Destinations Cities

Discover Mexico's Guanajuato

Megan McChesney finds a land of riches in a ‘silver city’ in Mexico.

Stopping to catch my breath up steep, narrow streets, I find myself standing rigid against a peeling plaster wall. Jostling for space on these cobblestone alleys lined with colourful stucco houses and iron fretwork is a constant negotiation. This time it’s between me and a donkey. Unsurprisingly, the donkey wins.\n\nThese stoic beasts of burden are a common sight in the city of Guanajuato in the Mexican central highlands for good reason. Over the past 500 years, despite the invention of motorised transport, nothing beats the sure-footed mule as the handiest way of delivering goods through cramped streets that wend and wind down the sides of a canyon.\n\nSpanish conquistadors came to this region in the 1500s, hungry to mine the rich vein of silver running beneath their feet. The colonial cities they built – commonly referred to as Mexico’s silver cities – still stand today. Of all these faded-but-splendid beauties, Guanajuato is arguably the most gorgeous and certainly the most unique.

Ornate front on a colonial building.
Ornate front on a colonial building.

Visited by Pope Benedict XVI in 2012, this Roman Catholic city has numerous ornate cathedrals, but it is the highly unusual Mummy Museum that attracts its own kind of pilgrims. People from all over the world come to see the preserved corpses on display, still with hair and most wearing the petrified remains of their burial clothing, from suits to socks.\n\nThe mummies were discovered in the late 1800s when room at the local cemetery was running low and city officials ordered the disinterment of those whose families hadn’t paid ongoing costs. It’s easy to imagine how startled the gravediggers were to discover the arid soil had preserved some of the corpses. They stacked them in a nearby vault, where they remained for decades until it was decided to display them in a museum.\n\nIt’s still possible to visit a silver mine on the outskirts of the city, but for a different kind of underground experience, you can also visit the catacomb-like tunnels beneath the city. Following the path of a dried subterranean riverbed, the tunnels now serve as roads, making the city centre virtually free of traffic.\n\nIf you can stand the fumes, it’s even possible to take an underground walk. In the dim, almost mystical light, the tunnels’ stone archways look positively medieval – and back above ground, the theme continues.

Children returning from church.
Children returning from church.

Every October, the city holds a festival in honour of Miguel de Cervantes, Spain’s most famous writer, who lived and wrote in Shakespeare’s era. And almost every night of the year, actors dressed as medieval minstrels roam the streets singing loudly about betrayal and unrequited love followed by hoards of tequila-quaffing tourists staggering behind.\n\n“It’s a bit like Black Adder goes to Mexico,” my friend mused as we followed a procession one night to the Callejón del Beso (Alley of the Kiss), where two balconies touch across a narrow street.\n\nLegend has it a girl was stabbed by her father when he caught her kissing a boy across the balconies. She died in her lover’s arms and locals have been singing about it ever since.\n\nStreet life hums here. The main square, El Jardin Union, buzzes with outdoor cafés and buskers crooning to diners. Older Mexicans gather in the square to dance, religious processions happen any day of the week and art lovers are in for a treat too. Muralist Diego Rivera – husband of artist Frida Kahlo – was born here; his family home now a museum.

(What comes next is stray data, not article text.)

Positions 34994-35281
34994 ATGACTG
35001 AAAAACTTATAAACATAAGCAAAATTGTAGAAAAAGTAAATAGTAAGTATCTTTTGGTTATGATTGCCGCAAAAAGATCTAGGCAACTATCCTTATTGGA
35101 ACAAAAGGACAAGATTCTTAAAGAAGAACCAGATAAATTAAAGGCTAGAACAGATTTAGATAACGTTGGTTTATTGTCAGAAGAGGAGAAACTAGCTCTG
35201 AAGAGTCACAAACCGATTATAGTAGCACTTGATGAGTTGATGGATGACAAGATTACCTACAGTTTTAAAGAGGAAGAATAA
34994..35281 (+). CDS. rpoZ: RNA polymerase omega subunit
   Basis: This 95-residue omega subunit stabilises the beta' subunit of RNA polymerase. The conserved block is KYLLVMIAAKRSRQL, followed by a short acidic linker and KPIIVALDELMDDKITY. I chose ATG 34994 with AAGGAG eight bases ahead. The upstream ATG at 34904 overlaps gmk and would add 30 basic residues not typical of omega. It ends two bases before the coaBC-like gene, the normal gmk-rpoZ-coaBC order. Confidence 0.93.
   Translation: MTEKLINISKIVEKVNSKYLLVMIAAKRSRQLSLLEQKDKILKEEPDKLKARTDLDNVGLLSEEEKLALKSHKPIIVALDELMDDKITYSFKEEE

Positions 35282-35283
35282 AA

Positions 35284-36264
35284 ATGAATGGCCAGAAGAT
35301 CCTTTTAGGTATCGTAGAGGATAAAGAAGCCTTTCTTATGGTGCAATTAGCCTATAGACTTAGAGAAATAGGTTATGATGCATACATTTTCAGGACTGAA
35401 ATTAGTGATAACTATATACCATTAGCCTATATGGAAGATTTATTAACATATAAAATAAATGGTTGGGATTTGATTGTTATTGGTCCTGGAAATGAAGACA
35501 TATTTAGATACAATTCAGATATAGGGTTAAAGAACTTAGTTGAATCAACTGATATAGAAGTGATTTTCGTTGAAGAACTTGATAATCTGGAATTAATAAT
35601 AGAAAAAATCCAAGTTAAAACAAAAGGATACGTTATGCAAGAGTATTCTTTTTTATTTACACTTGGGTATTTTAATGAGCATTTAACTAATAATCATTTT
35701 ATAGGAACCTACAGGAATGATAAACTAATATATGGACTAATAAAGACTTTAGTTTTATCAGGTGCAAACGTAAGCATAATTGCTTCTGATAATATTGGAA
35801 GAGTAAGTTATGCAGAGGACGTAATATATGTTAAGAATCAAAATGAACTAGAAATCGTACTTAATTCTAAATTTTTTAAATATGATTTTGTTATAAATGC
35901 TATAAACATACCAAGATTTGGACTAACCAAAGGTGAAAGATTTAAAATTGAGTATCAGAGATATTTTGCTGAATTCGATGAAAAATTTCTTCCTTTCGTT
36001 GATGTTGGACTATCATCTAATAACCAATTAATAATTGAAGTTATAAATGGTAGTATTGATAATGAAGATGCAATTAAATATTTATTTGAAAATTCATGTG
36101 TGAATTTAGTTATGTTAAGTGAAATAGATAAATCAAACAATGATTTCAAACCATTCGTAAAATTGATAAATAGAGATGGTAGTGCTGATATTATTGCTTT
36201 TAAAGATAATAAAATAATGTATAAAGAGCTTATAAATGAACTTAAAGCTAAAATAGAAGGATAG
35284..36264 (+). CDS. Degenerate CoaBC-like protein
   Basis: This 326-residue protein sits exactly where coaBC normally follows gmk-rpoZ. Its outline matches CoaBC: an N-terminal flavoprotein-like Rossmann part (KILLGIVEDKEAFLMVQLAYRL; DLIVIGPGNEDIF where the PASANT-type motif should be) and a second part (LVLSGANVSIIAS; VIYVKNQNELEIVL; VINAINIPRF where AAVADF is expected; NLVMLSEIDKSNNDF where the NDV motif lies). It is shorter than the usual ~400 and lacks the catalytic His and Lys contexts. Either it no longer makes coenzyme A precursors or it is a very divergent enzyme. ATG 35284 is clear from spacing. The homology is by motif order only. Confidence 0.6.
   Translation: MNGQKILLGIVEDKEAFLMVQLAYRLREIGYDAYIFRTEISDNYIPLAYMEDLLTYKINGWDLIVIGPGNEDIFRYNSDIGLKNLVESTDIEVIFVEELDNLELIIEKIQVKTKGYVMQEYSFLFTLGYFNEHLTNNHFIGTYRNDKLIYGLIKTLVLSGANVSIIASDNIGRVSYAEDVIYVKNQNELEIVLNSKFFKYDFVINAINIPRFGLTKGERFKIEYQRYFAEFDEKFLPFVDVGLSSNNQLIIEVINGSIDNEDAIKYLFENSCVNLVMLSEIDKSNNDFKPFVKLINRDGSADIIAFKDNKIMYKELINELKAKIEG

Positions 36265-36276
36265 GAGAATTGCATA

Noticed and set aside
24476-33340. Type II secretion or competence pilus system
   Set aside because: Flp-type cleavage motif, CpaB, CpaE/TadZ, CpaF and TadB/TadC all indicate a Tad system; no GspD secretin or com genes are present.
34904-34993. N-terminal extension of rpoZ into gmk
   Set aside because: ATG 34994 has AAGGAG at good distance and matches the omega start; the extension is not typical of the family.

Towering on a hilltop just above the city centre is El Pípila, a statue in honour of Mexico’s fight for independence from Spain (which, as it happens, also started here).\n\nA cable car whisks you up the almost vertical slope to the statue in a matter of minutes. The views across domes, spires and multi-coloured houses look like something Diego Rivera could have painted himself.\n\nIf, after a few days in Guanajuato, you are hit with culture shock, the solution is easy. An hour or so away by bus is the town of San Miguel de Allende. Centred around a pink Neo-gothic cathedral, San Miguel has in recent years experienced a huge influx of American retirees.\n\nThe town is arty and vibrant and its large proportion of English-speaking inhabitants gives it a curious cross-cultural flavour. Its essence, however, remains purely Mexican, including, of course, the odd hard-working donkey.

Look out for donkeys – not cars – on the cobbled streets.
Look out for donkeys – not cars – on the cobbled streets.

Insider’s guide to…Guanajuato\n\nHow to say it: Guanajuato, pronounced gwan-a-wato, is almost in the dead centre of Mexico.\n\nWhat to eat: Try the local soup – sopa Azteca – a delicious tomato broth topped with tortilla crisps.\n\nTemperature: The region never gets too hot or too cold. The coolest months are January and February – pack a jacket and some warm socks. June through to September is the rainy season – pack a brolly.\n\nDon’t miss: In October, as many as one billion monarch butterflies migrate from Canadato the Mexican Central Highlands. Catch them if you can!\n\nFiesta time: If you’re there between October 31 and November 2, check out the Day of the Dead celebrations at the local cemetery.

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